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New proposition threatens California’s real property tax haven

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Homeowners have seen their houses appreciate in value dramatically in most parts of the country over the past several decades, and in most cases, the assessed value for real property taxes has kept pace with the rise in the real value of the property itself. But not in California.

The reason is Proposition 13, which was approved by California voters in 1978, igniting a nationwide debate over property tax overreach. Under the proposition, a base-year value going back to 1975 was set, property taxes were limited to 1 percent of assessed value, and increases were limited to no greater than 2 percent each year. While no other states addressed the issue in the way California did, Prop 13 has remained in force ever since, in spite of attempts to overturn it.

“It seems unlikely to think of California as a tax haven,” said Carol Kao, a CPA, attorney and partner in the private client and tax team at the San Diego office of international law firm Withers. “Property values were increasing so rapidly in the 1970s that people were being forced out of their homes, so they enacted Proposition 13 to keep the increase at a low rate unless there was a change in ownership. It enabled people to keep their homes.”

Now, Proposition 19, which was added to the California ballot in June, threatens to change critical aspects of Proposition 13.

“It would alter the current parent-child exclusions,” said Yin Ho, a senior associate in the business division at the San Francisco office of Withers.

Under the principal residence exclusion, parents may transfer a principal residence of unlimited value to their children without triggering a reassessment. Moreover, there is a $1 million ($2 million for a married couple) non-principal residence lifetime exclusion, which permits the transfer between parents and children of up to $2 million of assessed value of all other types of property, such as second homes, rental properties and commercial properties.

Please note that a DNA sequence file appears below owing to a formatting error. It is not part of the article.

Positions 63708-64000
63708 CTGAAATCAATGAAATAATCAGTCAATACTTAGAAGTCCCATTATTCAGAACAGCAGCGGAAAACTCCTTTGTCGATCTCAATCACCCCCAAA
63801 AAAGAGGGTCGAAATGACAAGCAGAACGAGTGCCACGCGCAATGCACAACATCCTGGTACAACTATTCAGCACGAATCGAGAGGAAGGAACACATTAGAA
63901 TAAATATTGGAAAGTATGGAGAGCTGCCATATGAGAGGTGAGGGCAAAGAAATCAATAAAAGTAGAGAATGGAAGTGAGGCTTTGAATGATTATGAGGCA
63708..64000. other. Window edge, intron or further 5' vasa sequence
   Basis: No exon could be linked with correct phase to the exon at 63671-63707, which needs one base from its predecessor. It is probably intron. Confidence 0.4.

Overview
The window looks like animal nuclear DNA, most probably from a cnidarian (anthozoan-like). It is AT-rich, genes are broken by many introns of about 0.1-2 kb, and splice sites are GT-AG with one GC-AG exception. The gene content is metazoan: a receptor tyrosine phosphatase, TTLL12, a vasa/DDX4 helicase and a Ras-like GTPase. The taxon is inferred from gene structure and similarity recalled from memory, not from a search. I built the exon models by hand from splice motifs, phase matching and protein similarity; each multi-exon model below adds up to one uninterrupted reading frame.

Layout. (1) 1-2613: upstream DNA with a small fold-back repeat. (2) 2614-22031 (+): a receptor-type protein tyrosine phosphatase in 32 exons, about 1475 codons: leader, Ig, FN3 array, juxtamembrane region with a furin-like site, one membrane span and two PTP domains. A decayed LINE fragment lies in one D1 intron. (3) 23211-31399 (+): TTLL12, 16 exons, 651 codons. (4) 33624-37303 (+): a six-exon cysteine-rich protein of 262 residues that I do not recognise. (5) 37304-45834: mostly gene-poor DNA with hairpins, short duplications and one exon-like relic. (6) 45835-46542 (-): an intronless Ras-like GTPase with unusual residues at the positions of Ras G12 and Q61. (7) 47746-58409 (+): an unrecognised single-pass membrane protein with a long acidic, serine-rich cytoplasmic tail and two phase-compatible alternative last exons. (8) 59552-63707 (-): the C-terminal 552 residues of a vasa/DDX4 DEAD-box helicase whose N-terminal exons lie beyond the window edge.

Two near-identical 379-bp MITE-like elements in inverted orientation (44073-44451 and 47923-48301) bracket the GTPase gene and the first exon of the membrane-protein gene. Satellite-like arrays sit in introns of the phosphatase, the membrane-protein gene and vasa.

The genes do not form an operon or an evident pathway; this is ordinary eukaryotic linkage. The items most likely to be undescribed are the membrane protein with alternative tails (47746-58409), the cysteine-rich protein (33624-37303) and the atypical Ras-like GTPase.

“Proposition 19 would eliminate the non-principal-residence exclusion entirely,” said Ho. “To qualify for the principal residence exclusion, the child who received the property would be required to use it as the child’s own principal residence, and the exclusion amount would be limited to $1 million of assessed value.”

Will Proposition 19 pass when voters weigh in on Nov. 3, 2019?

“It’s too early to tell, said Ho. “There’s a consensus that any attempt to change Proposition 13 will be met with a lot of resistance. If voters don’t understand the measure, or see key words such as ‘change,’ there’s usually a lot of opposition to it. The last time a similar measure was proposed it lost by double digits.”

“Taxpayers don’t usually endorse a proposition that would increase taxes,” agreed Kao. “But they cleverly packaged this one to make it attractive to certain voters. And its name alludes to combating wildfires, so it sounds more attractive. It may gain traction, especially for those over 55, so it may actually get enough votes.”

“Proposition 19 contains a measure which makes it favorable for persons over 55 who wish to transfer the property tax value of their principal residence upon sale to a new replacement residence,” said Ho. “It would allow seniors to move to a new home of greater value and take the current property tax base with them. They could do this three times within their lifetime, but can do it only once under current law. And it can be done in any county in California, whereas under current law the county has to participate in portability rules, and not every county does it.”

Kao offered a personal example. “My parents purchased a home in the early 1970s for $60,000. It’s now worth $1 million, and my mother would like to downsize as a result of my father’s death. Under current law she wouldn’t be able to take the value with her to a downsized home.”

Taxpayers should think about planning ahead of time, according to Kao and Ho.

“The timing is interesting because of the national election,” said Kao. “Depending on the election results, the estate and gift tax exclusion may be substantially reduced, while right now it’s at an all-time high. Planning whether or not to acquire new property that can qualify is an added issue. There are a lot of layers and technicalities that should be considered.”

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